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Don’t Let Superstition Overthrow Your Goals

Unexpectedly, a few weeks ago, I had a major aha about goal-setting and superstition. And it all started with a few goldfish. This epiphany grew into a wider realization of a major roadblock that holds us back from attaining our goals. images-2

One chilly September day, my son, my friend, and I were at the Broomall Fire Company Carnival. It’s one of those events where you could win goldfish if you played particular games. My four-year-old son delighted in “winning” two of these goldfish (he “won” them for two reasons – 1. everyone who pays 5 bucks wins a fish and 2. they’ll literally give away the fish when it’s 30 minutes to closing time), and passersby were “generous” enough to offer us two additional fishies. We left the carnival with a small plastic tank containing four new friends for my son, all of whom he named “Swimmy”.

imagesFast-forward a week or so, and two of the Swimmys had already gone to the great fishbowl in the sky. However, the other two remained with us, peacefully swimming in a fancy aquarium a client was nice enough to give us.

My babysitter/mom observed the fish one day, and started to comment on how great it was that two of these guys remained. Then she stopped herself: “Oh, I better not jinx it!” On hearing this observation, all I could think was, “Superstitious much?!”

I couldn’t shake this moment, where my mom could not dare enjoy watching those cute little orange swimmers cruise around their fish tank for fear that it would somehow result in a future negative outcome. I recognized her superstition in myself and others, leading me to wonder:

Does superstition hold us back from attaining our goals?

OK, if you’ve born with me through this goldfish example, let me translate it in terms of fitness, working out, and weight management. It could just be the breakthrough you need to attain your personal goals.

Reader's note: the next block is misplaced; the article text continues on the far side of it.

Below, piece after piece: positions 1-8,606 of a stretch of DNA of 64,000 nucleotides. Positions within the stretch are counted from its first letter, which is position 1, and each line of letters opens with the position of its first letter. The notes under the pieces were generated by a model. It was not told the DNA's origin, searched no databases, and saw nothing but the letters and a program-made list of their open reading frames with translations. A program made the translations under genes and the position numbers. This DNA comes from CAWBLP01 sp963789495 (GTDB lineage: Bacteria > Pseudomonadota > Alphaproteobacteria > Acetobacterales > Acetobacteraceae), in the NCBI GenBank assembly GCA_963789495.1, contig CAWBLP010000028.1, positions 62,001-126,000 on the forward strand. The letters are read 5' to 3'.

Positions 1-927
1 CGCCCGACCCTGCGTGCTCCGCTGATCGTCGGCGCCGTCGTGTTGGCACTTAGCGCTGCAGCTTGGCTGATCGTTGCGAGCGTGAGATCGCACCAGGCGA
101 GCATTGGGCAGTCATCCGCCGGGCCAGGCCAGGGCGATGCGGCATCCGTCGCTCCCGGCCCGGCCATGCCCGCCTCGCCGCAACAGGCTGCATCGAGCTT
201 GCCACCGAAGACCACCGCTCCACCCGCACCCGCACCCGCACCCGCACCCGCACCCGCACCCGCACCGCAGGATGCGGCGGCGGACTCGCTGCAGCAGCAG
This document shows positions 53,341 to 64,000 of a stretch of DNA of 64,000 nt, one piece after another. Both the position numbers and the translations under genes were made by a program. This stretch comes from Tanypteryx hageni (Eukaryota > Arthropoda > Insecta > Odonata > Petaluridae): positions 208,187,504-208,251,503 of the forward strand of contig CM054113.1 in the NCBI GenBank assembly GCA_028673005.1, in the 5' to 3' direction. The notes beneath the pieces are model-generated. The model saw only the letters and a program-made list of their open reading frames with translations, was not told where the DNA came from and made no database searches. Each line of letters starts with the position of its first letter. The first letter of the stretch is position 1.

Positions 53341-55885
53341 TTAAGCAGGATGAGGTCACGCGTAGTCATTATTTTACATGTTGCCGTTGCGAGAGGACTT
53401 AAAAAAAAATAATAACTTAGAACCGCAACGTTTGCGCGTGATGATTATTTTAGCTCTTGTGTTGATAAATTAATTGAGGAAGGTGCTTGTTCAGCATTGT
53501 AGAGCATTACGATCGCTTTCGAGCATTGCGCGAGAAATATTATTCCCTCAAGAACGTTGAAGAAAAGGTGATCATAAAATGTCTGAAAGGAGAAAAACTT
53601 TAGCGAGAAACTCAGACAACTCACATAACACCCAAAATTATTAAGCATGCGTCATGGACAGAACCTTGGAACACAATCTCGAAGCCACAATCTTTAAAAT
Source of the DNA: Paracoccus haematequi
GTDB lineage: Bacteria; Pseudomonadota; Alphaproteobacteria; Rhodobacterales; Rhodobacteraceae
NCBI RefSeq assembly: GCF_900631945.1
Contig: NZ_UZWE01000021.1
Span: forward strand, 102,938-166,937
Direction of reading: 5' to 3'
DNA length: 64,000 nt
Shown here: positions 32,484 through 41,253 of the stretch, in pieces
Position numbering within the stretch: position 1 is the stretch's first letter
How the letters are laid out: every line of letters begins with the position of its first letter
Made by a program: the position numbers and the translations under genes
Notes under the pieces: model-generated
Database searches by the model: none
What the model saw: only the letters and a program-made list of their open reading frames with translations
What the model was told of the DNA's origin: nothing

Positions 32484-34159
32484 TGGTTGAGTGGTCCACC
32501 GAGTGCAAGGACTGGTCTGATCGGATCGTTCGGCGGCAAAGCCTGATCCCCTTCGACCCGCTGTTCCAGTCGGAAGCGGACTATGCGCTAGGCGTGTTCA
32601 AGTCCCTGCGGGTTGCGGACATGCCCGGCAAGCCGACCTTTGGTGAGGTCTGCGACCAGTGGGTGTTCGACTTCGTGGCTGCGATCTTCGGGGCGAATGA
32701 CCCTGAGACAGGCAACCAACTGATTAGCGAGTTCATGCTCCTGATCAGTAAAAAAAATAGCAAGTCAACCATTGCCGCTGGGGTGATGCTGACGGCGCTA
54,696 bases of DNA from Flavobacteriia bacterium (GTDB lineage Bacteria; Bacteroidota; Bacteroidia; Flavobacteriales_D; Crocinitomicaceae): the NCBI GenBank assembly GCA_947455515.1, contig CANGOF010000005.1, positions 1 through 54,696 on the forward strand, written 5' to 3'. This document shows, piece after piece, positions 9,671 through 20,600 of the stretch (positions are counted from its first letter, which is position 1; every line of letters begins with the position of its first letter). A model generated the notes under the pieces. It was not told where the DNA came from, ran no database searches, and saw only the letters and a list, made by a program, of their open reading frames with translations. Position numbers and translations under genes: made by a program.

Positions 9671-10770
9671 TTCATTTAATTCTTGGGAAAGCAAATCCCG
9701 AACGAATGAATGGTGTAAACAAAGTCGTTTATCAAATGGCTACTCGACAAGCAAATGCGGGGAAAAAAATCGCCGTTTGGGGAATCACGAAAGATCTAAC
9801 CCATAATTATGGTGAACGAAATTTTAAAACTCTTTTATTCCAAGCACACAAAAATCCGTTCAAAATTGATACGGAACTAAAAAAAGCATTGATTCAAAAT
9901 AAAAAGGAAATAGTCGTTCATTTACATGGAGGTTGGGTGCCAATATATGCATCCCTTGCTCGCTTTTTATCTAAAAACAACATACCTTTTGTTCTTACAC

Here are a few questions I want you to consider related to not only your fitness but also your life:

  • Do you avoid celebrating a milestone because you worry it might “jinx” your progress?
  • Does fear prevent your from thinking big or setting ambitious goals?
  • Is it impossible to relax and trust that you can meet your goals?

If you recognize yourself in any of these questions, I am going to suggest that you engage in self-sabotage. It’s the kind of thinking that prevents you from losing weight, meeting fitness milestones, and kicking butt at life in general. If you think so negatively from the outset of your endeavor, how are you going to accomplish your bigger goals?

positiveBefore you really immerse yourself in a new goal, you need to reframe your mindset. Don’t dwell on the past when you may have fallen short on your ultimate aim. Don’t eat that bag of cookies before you’ve had a chance to give your new diet a try. Have some faith that you can achieve your hopes and dreams.

So how do you do this, you ask? Well, here are some ideas to get you thinking positively:

  • Celebrate small successes. Did you just accomplish a strength milestone or lose a few inches? Go ahead, celebrate it! Whether it’s a movie night, a mani-pedi, or a shopping trip, make sure you come through on the reward you promised yourself for achieving a small goal.
  • Acknowledge your plan, and don’t be afraid to put yourself out there. Let others know your goals, and don’t be shy about voicing the behavioral and lifestyle changes necessary to achieve your goal. I’m sure your girlfriends will understand if you have to pass on the margarita at happy hour because you are eating clean to lose weight.
  • Believe that what you’re doing will work. You will never get out of the gate if you don’t think you can finish the race. Commit to your plan and own it.
  • Repeat a mantra when you’re feeling doubt creeping in. This will help you stay on track. My personal favorite is, “I WILL THRIVE!”
  • See yourself at the end of your goal. What it will look like, what it will feel like? Will you be slimmer, stronger, leaner, faster?
  • Focus on the horizon instead of the rabbit hole. Don’t burrow yourself in, focusing only on the negative aspects of your lifestyle change. For example, if you’re having a less than stellar eating day and can feel yourself wanting to break your plan, take a walk outside or think something larger than this day and this meal.

I bet that if you change your “step-on-a-crack” mentality, it’ll be a lot easier to achieve what you want. If my mom could have taken a step back and just enjoyed those two little fishy friends circling that tank, I bet she would have felt more relaxed or simply delighted in the joy that is nature. If you can acknowledge your progress and give yourself credit for getting closer to your goal, it’ll be easier to plan your next steps to making it happen.

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